WASHINGTON (AP) — The Supreme Court has upheld the use of a controversial drug that has been implicated in several botched executions.

The justices on Monday voted 5-4 in a case from Oklahoma that the sedative midazolam can be used in executions without violating the Eighth Amendment prohibition on cruel and unusual punishment.

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The drug was used in executions in Arizona, Ohio and Oklahoma in 2014 that took longer than usual and raised concerns that it did not perform its intended task of putting inmates into a coma-like sleep.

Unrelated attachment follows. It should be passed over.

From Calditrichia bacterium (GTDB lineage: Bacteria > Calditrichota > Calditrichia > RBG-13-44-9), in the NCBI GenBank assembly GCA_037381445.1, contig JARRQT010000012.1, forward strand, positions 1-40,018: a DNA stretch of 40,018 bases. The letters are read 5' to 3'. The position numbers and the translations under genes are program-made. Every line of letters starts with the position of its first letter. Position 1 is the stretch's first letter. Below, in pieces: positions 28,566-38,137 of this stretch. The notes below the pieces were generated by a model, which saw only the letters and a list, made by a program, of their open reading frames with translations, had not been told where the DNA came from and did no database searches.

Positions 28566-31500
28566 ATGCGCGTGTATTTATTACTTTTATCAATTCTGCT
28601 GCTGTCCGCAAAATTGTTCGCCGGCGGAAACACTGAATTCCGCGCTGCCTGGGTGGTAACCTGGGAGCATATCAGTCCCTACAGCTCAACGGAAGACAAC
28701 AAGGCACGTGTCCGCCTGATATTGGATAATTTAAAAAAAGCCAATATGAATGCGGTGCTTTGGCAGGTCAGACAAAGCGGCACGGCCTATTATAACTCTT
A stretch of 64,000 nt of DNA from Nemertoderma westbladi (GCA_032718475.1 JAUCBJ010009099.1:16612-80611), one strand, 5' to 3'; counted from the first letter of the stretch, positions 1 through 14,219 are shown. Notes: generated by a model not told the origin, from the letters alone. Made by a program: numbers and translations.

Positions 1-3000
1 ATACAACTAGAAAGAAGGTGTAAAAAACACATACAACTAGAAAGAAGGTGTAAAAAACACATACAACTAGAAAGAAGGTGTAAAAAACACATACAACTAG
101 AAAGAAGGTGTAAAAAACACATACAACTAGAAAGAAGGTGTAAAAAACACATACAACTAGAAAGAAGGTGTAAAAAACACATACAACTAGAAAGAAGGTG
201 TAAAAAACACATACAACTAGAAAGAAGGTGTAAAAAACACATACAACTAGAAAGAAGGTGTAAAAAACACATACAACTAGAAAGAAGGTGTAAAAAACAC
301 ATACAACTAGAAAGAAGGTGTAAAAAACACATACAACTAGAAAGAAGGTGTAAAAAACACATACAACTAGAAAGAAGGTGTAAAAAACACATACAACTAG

The State of California, which has not executed anyone since 2006, will not be affected by the ruling because the drug is not used as part of the state’s existing lethal injection cocktail.

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However, those who advocate against the death penalty were hoping the drug would be found as cruel and unusual punishment.

Professor of Law at UC Hastings, Rory Little said he was not surprised by the decision, but noted that the opinions totaled 127 pages.

“That’s more pages than they burned on the same-sex marriage case last Friday,” he said.

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